The Turkmen Tribes are the quintessential nomads of Central Asia. The Ersari are one of the larger main groupings of Turkmen Tribes. They traditionally (in recent centuries) lived in the more eastern part of the range of the Turkmen, near to Bokhara and Samarkand. However, after the Russian Revolution in the late twenties, early thirties, they migrated across the border to join their relations in Northern Afghanistan. Turkmenistan was taken over by the Soviets and the State started implementing massive collectivization campaigns across the length and breadth of the new, extended Union of Soviet Socialist Republics (USSR).
Turkmen society has been traditionally based around the extended family or clan. There is much less emphasis on success for the individual or nuclear family; instead, all members of the extended family play an important role in the survival and success of the entire clan. To date, in their refugee situation in modern Pakistan and in their homeland of Afghanistan, this form of social organization is the norm; work and living relationships continue to adhere to this customary format. Consequently, not wishing to participate in the collectivization of the USSR, the Turkmen migrated and settled down in the provinces of Faryab, Balkh and Jowzjan in Northern Afghanistan. The Soviet invasion of Afghanistan saw these refugees once more displaced. By the mid-1980s the war reached their doorstep and many fled to Pakistan in order to maintain their religion and way of life. The civil war that followed close on the heels of the departure of the Soviet Union in 1989 and the subsequent domination of the country by the Taliban in 1996, not only caused the Turkmen and other Afghan refugees to resist going back to their war-torn homeland, it also increased the influx of refugees into Pakistan and Iran.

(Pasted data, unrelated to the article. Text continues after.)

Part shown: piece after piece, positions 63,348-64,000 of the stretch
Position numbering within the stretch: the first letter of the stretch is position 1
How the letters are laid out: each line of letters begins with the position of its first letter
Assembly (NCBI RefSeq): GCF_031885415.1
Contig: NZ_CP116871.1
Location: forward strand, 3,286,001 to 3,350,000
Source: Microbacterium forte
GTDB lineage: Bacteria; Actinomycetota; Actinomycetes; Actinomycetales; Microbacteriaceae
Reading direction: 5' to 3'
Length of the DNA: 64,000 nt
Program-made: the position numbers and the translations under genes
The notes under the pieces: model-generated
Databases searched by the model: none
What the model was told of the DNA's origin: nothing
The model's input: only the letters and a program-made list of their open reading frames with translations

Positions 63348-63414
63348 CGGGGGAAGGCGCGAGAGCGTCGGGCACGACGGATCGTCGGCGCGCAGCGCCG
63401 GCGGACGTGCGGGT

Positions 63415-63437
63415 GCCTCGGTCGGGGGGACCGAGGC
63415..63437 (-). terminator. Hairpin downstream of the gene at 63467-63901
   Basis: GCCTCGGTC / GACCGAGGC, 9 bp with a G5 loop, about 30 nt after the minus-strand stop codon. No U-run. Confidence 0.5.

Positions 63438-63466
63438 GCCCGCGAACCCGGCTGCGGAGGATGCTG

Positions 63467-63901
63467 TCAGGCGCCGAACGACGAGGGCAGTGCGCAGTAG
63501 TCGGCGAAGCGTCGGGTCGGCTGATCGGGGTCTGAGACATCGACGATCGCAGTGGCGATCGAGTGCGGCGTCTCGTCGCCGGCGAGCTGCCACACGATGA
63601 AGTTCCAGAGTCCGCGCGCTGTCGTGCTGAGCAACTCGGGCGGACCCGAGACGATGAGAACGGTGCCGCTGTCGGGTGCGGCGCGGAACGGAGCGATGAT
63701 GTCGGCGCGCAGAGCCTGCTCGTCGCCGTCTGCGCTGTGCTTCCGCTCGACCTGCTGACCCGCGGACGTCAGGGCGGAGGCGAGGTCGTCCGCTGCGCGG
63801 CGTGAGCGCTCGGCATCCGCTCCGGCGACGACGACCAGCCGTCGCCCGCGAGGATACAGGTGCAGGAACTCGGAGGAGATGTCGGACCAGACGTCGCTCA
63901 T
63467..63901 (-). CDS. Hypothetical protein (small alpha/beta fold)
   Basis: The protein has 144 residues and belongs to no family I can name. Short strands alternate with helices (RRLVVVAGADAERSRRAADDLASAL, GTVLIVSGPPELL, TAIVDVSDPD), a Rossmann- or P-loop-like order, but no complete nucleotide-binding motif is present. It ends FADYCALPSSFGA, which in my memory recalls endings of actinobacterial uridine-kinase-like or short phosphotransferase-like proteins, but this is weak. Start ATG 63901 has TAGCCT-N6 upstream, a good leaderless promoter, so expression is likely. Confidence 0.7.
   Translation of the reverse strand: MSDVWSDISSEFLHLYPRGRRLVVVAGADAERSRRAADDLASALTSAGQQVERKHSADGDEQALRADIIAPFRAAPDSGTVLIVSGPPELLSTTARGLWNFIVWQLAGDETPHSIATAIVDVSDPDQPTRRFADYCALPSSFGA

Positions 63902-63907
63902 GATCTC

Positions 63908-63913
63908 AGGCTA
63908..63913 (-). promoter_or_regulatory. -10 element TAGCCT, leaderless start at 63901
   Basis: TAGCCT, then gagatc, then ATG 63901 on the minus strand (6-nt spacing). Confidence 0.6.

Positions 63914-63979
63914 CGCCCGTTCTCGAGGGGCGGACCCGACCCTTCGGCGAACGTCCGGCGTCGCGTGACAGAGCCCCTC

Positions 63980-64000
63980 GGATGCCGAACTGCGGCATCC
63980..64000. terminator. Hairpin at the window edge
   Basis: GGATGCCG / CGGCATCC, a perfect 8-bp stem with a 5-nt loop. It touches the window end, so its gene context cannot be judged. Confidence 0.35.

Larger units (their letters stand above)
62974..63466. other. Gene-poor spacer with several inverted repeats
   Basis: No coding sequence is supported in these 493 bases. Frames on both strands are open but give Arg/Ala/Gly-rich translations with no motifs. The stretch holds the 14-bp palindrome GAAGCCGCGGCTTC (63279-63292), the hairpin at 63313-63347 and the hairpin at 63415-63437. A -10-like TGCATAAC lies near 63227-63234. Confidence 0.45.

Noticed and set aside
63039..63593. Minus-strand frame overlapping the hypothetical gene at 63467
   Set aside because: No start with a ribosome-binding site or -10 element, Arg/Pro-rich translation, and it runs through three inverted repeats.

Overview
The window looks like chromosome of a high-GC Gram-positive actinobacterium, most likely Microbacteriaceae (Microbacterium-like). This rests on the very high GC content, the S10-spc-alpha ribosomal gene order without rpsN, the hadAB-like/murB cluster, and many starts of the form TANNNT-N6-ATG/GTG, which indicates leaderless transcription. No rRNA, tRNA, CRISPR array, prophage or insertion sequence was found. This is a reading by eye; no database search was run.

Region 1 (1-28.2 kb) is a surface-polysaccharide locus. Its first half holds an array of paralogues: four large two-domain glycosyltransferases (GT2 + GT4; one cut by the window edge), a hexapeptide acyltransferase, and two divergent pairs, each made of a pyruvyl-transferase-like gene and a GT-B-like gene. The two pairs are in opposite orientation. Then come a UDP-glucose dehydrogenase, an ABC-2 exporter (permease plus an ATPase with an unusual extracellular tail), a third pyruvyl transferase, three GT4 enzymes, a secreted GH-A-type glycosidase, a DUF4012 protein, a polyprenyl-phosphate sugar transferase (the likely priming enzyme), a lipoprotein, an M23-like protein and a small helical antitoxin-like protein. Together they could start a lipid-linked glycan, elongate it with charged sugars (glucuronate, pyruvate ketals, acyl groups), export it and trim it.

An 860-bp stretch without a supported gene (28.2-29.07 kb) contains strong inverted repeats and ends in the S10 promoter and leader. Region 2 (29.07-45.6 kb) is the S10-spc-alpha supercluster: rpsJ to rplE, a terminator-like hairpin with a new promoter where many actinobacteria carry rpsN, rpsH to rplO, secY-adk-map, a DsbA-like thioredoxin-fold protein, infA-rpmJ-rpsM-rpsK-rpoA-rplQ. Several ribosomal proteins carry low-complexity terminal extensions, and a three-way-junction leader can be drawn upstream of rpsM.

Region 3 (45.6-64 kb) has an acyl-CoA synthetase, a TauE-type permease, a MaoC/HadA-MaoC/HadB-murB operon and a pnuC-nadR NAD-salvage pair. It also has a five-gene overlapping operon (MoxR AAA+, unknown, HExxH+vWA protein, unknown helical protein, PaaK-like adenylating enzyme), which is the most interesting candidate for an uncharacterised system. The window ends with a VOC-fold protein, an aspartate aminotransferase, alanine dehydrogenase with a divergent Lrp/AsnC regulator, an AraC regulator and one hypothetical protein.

As of 2008, many Turkmen have chosen to return to their homeland in Afghanistan’s Northern provinces of Faryab and Jowzjan, but many remain as refugees and economic migrants in Pakistan. However, their stay in Pakistan is coming to an end as the Pakistani government now requires all refugees from Afghanistan to return to their own country by December 2009.
Op-ed article in the Boston Globe by Program Director Arti Pandey, about the murder of Kamil Khan, an education director working with Barakat in Afghanistan, and the extraordinary story of his daughter Azaada, who attended school as a boy in their province of Faryab.